By: Alina Butt
On a dark and chilly Thursday night, the LCBO hosted Bar Zero, a pop-up bar that only served non-alcoholic drinks—all as a part of one of the most stylish responsible drinking campaigns I’ve seen yet. The bar made a home out of the Church Aperitivo Bar, a former church down on Queen Street West.
I thought, finally, a bar for me and my friends. I wish it would have stayed around for more than just one night. All the fun of a bar without the ~drinking~, which is a thing we do not do. That would be haram—not that we hadn’t ever wondered what it was like.
I mean, I was the kid who bought three cases of Barbican (a non-alcoholic malt drink that’s supposed to taste like beer) to have as unhalal of a 19th birthday as Muslimly possible. We lived out our high school fantasies, playing highly technical rounds of Flip Cup and the tamest game of Never Have I Ever imaginable with a startling amount of glee.
Needless to say, I was pretty psyched about Bar Zero. My roommate was ever-so-lovely as to accompany me on the streetcar over. We got there while a newscaster was filming an interview with a patron outside the front doors. To avoid being noticed by my competition, I ducked behind them to get in and tripped to a halt when I saw two bouncers.
My hand twitched over my bag, the phantoms of cardings past whispering, “Stop and show your ID! You look 14! They will definitely want to see your adult-as-fuck G1!”
Instead, the two bounders just smiled and waved us in. Disconcerted, I remembered that it’s Bar Zero—so like, what were they going to card me for being too young for?
Illustration by Samuel Peters
Let me tell you what: the vibe. The place screamed aging-out young working professional, being a little hipster and plenty city slick. It was Toronto as fuck. We were probably eight years younger than the next person, which was kind of awkward, but the place was gorgeous. The bar top was black and covered in lush, mossy greenery dotted by mushrooms with lines of candles crowning the tops of the shelves. Whoever the DJ was, she was great, going from Drake to Rihanna to Drake and Rihanna with a confidence that I appreciated. Again, Toronto as fuck.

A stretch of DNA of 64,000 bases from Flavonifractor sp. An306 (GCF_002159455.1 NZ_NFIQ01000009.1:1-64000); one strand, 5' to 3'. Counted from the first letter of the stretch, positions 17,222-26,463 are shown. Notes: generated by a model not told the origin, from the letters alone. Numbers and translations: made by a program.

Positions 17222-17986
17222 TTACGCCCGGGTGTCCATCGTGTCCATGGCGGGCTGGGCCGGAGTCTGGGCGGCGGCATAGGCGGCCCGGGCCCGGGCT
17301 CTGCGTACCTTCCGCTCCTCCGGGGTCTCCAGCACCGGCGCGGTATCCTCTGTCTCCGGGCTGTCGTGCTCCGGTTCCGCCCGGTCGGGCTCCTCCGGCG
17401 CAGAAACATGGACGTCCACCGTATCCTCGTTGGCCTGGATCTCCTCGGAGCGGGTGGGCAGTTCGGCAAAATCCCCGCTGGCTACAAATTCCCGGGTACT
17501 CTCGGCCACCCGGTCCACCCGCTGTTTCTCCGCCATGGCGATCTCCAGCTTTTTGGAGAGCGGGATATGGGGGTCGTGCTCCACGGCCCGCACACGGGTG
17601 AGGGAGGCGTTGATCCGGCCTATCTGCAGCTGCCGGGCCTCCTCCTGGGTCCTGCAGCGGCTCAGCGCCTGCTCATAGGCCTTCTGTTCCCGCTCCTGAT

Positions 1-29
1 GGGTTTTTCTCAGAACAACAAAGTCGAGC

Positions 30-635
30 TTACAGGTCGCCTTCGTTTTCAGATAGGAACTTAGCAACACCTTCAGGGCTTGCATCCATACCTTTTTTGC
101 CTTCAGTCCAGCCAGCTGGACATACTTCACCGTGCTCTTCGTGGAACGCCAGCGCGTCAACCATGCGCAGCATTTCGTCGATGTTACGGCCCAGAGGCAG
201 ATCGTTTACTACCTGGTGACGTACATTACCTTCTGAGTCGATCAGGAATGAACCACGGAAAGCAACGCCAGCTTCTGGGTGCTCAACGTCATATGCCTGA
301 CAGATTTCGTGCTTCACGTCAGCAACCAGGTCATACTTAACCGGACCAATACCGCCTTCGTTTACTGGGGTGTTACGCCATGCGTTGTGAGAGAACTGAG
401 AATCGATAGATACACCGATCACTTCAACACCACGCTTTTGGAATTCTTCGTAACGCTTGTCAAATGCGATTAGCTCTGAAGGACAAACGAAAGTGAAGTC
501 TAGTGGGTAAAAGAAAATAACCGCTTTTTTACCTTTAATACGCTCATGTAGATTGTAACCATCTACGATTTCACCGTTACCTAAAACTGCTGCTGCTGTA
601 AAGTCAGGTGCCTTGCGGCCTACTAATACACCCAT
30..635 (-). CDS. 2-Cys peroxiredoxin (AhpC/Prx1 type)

My roommate and I went up to the bar to buy some drinks and the attractive bartender told us everything was free. I heard my inner brown aunty gasp with wonder and ordered a Cranberry Sour. The bartender made a show out of mixing drinks, placing a glass on a tree stump-turned-plate and pouring juice out like it was a martini. When she handed it to me I took a sip and nodded. Just as I suspected. It tasted like juice. Fancy juice.
I also had a Rosemary Orange, which in theory sounds great but was not good. Not good at all. The execution was lovely—the bartender squished an orange peel over my glass and then set it on fire with a—pop!—before handing it to me with a proud look in his eye. I took a sip and nodded. Just as I suspected. It tasted like burnt orange peel. Fancy burnt orange peel.
We took our drinks to a pair of plush chairs and taste-tested some pickled jalapenos and high-brow potato chips, but the best food of the night was the breadsticks. These were some fancy breadsticks, all long, slender and hardy. I munched on maybe six of them while eyeing the people around me. My heart went out for a girl third-wheeling her friend and her sugar daddy.
After finishing our drinks, we looked around once, trying to figure out if we had missed anything. It was hard to take my eyes away from the place, LCBO had done such a good job. It wasn’t a miss by any means, but it wasn’t exactly a hit either. There was just something a little off about Bar Zero. Maybe we were just a little too out of place. I had fun people-watching with my roommate and sipping from a martini glass, but we found the vibe too networky for our tastes.
After soaking in all we could of the aesthetic of the place, we decided to leave. And yes, I did happen to discreetly pocket five more breadsticks on the way out.
This article was originally published on our old website at https://thenewspaper.ca/news/visit-lcbos-bar-zero/.